By Brandon Butler

Hybrid striped bass, or “wipers,” are a genetic cross between striped bass and white bass. The result is a silver fish with horizontal black stripes and a black back — with the potential to grow large.

And fight like a freight train.

Wipers are aggressive carnivores, feeding heavily on baitfish, especially shad, making them a favorite of sport fishermen.

Lake Monroe has a large population of gizzard shad, making it an ideal home for wipers — which have reached the 20-pound mark here in Indiana. The state record for hybrid striped bass is listed at 22 pounds, 2 ounces, caught by an angler out of the Tippecanoe River in Carroll County, but those in the know are awaiting the day a Monroe wiper breaks the record.

The typical Monroe wiper falls in the 5- to 10-pound range, but larger 15-pounders are not uncommon.

Gizzard shad populations grow rapidly and can cause problems for other smaller species of fish, such as bluegills, that rely on the same food sources as the shad. Wipers neutralize the negative effect of shad by eating a ton of them. This makes angling for wipers fairly easy to understand.

We know the fish key in on shad, so lures should imitate shad. Rat-L-Traps are my favorite.

Fly anglers should also have a selection consistent with this understanding. Flashy minnow imitations in natural shad or bright colors are the norm. Lake Monroe gizzard shad range between 7 and 9 inches in length, so lures and flies should be too.

An Indiana Department of Natural Resources (DNR) study aimed at gaining knowledge about the travel habits of wipers in Lake Monroe showed they move around the lake, but often concentrate near the dam and around Fairfax Beach.

A research team, supervised by Kevin Hoffman, a fisheries biologist now serving the DNR as a wildlife information specialist, studied wiper movements with radio transmitters.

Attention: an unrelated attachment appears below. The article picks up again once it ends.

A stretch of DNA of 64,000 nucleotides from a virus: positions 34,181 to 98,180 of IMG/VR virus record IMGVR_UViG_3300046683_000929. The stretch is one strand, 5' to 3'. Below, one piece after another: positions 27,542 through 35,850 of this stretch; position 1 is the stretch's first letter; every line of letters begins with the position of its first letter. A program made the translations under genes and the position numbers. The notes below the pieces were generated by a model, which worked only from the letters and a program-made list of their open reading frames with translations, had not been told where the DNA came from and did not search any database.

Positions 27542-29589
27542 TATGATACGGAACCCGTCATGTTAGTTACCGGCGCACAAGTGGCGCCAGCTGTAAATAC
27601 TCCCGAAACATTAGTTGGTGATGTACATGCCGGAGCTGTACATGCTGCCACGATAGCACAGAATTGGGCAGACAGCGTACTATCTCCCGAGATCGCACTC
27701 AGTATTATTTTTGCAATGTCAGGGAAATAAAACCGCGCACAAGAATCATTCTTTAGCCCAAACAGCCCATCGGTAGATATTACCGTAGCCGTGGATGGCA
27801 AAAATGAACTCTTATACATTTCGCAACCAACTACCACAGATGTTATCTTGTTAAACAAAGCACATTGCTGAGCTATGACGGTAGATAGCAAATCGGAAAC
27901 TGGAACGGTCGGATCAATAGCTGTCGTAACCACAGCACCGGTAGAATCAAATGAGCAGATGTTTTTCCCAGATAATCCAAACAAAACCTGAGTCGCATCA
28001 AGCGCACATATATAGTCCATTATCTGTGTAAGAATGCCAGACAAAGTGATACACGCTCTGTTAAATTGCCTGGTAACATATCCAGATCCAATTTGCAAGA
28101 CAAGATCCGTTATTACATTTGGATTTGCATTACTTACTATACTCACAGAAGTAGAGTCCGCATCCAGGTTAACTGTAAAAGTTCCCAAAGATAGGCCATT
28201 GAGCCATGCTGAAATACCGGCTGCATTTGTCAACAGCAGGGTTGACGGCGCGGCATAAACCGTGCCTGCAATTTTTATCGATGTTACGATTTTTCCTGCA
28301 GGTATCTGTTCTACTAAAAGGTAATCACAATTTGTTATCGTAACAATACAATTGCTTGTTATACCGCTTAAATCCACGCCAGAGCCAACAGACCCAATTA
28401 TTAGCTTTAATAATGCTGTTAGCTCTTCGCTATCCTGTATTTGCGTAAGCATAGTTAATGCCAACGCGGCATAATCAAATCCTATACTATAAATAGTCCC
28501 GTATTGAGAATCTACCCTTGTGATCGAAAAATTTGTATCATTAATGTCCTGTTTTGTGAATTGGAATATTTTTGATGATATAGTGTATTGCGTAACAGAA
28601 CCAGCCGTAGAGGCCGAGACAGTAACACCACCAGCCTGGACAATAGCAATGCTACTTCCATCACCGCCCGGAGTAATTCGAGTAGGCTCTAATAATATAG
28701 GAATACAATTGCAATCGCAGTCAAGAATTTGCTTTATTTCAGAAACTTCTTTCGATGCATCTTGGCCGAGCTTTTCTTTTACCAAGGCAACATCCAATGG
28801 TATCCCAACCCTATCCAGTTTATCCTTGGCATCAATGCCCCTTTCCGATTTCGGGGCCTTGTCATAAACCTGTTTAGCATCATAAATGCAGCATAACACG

“It was a true surgical process with sterilized equipment,” Hoffman said. “The whole process took around five minutes per fish, so we had to keep water pumping through the fish’s gills the whole time.”

Fish had to weigh at least six pounds to be included in the study.

The transmitters used weigh 50 grams, so a 6-pound fish was the minimum size limit because a transmitter should not be more than 2 percent of the fish’s total body weight.

The DNR had no trouble acquiring enough fish over the 6-pound mark, which is obviously good news to fishermen, because it means there are plenty of fish of the size we’re looking for.

The team monitored wiper movements with radio tracking every two weeks and wes surprised by the amount of travel some of these fish completed. A few wipers traveled the length of the lake from the southern dam to the northern reaches of the Crooked Creek area and back, but the majority of fish remained in the dam area.

“Fishing for hybrid striped bass at Monroe Reservoir should be very good over the next several years,” said Brian Schoenung, the chief of fisheries for the DNR. “Survey catch rates have been relatively consistent over the last 10 years and the hybrid bass population appears to be stable.”

The study helped the DNR gain an understanding of the travel patterns of wipers in Lake Monroe and served as a road map for fishermen interested in knowing prime areas for targeting these brutes.

This time of year, wade fishing on the beach at Fairfax and fishing on the lake side of the dam are two options for catching wipers. Once you hook one, you’ll likely be a wiper fisherman for life.

See you down the trail.

Brandon Butler writes a weekly outdoors column for the Daily Journal. He can be reached at